Exploring Where Earth's Weather Meets Space Weather

The Ionospheric Connection Explorer (ICON), the newest addition to NASA’s fleet of Heliophysics satellites, launched on October 10, 2019 at 9:59 p.m. EDT. Led by UC Berkeley, scientists and engineers around the world came together to make ICON a reality.

The goal of the ICON mission is to understand the tug-of-war between Earth’s atmosphere and the space environment. In the "no mans land" of the ionosphere, a continuous struggle between solar forcing and Earth’s weather systems drive extreme and unpredicted variability. ICON will investigate the forces at play in the near-space environment, leading the way in understanding disturbances that can lead to severe interference with communications and GPS signals.

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Mission Operations News

Mission Operations Update #6 - New Temperature Retrievals

MIGHTI 2.3 product up to Version 5

Dr. Thomas Immel 0 12

An update to the ICON MIGHTI 2.3 product for MLT temperatures is coming shortly to the public FTP site. It includes a number of changes related to the flat field of the instrument when making O2 A-band measurements at 5 different wavelengths. This extends the range of altitudes and solar zenith angles of available temperatures from both MIGHTI A and B, and reduces the differences in results from the two channels. Please see the Documentation online for details of this product update.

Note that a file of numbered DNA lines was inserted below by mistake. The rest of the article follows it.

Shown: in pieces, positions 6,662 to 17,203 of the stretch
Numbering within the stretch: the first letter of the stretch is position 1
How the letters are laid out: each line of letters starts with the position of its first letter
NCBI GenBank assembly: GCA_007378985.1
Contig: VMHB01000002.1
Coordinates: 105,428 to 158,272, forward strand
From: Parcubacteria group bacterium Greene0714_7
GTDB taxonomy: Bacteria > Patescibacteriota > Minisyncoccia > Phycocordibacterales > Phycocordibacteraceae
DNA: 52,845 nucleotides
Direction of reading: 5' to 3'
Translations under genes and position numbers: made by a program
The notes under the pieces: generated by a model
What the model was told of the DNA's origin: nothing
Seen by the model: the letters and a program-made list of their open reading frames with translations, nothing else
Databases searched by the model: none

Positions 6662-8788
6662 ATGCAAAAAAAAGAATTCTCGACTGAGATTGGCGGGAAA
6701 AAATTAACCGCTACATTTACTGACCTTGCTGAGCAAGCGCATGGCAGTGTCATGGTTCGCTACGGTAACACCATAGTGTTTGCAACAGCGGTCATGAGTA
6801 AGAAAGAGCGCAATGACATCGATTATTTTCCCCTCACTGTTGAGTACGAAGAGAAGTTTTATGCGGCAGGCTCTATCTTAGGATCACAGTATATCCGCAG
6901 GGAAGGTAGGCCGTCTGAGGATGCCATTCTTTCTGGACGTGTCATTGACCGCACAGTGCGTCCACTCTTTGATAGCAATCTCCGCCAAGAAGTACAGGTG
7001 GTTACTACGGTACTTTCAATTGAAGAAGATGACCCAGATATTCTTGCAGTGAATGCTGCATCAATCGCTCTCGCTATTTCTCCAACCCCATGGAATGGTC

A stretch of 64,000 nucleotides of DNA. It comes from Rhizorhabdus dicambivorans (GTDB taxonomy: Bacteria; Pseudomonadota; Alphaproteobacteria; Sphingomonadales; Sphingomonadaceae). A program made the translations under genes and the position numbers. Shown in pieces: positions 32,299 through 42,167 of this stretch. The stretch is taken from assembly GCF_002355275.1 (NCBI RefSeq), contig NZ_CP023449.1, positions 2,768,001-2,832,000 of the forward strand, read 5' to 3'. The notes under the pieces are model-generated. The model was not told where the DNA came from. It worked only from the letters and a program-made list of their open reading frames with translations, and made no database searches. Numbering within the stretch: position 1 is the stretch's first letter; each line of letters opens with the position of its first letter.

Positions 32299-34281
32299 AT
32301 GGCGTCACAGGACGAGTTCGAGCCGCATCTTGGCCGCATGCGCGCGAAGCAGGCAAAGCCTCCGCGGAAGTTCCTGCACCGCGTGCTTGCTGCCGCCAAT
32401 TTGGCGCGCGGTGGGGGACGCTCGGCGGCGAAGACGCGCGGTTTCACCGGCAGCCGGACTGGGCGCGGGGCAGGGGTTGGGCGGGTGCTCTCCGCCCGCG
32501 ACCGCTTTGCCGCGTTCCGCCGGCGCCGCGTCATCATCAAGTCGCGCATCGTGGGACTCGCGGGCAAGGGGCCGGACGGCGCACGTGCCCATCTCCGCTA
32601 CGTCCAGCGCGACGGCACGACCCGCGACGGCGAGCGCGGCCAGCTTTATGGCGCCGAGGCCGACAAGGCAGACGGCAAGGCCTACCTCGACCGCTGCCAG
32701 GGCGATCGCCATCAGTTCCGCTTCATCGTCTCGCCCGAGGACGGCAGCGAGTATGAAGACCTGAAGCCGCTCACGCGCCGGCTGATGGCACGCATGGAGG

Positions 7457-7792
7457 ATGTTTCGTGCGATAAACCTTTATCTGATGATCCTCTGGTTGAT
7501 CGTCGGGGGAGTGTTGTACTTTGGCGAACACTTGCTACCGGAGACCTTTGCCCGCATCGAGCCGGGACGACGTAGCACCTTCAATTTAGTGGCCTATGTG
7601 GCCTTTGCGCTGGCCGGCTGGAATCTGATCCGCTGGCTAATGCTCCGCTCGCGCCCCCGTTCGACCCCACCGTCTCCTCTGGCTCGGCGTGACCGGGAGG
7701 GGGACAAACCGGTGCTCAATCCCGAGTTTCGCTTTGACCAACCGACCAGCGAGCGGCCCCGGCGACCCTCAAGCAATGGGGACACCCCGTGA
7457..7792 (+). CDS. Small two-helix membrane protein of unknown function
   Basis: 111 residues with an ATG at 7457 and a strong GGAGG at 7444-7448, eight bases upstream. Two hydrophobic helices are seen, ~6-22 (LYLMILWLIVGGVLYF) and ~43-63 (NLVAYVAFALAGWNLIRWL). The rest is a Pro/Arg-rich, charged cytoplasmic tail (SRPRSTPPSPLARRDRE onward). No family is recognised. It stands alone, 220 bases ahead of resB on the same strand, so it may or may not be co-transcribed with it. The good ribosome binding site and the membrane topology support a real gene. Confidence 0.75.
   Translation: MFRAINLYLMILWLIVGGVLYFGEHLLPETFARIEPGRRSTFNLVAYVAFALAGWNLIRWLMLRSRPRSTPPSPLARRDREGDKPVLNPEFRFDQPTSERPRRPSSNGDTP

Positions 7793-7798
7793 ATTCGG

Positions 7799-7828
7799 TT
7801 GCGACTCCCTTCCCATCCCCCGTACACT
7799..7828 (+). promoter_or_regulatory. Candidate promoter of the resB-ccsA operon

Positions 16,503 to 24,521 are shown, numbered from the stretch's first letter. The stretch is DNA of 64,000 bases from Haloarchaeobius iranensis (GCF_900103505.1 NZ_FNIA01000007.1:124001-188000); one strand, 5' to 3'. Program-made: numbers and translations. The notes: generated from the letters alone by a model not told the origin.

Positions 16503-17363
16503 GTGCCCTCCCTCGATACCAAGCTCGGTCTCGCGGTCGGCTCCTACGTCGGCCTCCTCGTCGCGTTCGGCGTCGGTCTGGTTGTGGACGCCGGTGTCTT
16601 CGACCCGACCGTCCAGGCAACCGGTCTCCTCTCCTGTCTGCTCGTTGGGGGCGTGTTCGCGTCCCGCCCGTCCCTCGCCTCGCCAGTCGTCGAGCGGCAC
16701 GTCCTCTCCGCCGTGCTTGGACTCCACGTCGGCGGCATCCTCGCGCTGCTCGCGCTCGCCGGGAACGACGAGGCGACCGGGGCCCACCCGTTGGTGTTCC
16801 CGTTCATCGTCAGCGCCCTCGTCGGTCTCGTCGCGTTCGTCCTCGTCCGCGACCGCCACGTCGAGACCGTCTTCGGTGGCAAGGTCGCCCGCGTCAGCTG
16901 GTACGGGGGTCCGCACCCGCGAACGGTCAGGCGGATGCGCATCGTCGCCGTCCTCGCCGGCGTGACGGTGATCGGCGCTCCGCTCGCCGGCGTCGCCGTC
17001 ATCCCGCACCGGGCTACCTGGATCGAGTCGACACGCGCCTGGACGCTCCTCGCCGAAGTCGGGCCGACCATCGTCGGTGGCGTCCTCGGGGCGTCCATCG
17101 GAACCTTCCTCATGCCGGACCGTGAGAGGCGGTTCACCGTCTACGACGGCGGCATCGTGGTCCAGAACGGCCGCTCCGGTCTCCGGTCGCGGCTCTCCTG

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News

Mission Operations Update #6 - New Temperature Retrievals

MIGHTI 2.3 product up to Version 5

Dr. Thomas Immel 0 12

An update to the ICON MIGHTI 2.3 product for MLT temperatures is coming shortly to the public FTP site. It includes a number of changes related to the flat field of the instrument when making O2 A-band measurements at 5 different wavelengths. This extends the range of altitudes and solar zenith angles of available temperatures from both MIGHTI A and B, and reduces the differences in results from the two channels. Please see the Documentation online for details of this product update.

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ICON skin is based on Greytness by Adammer
Background image, courtesy of NASA, is a derivitave of photograph taken by D. Pettit from the ISS, used under Creative Commons license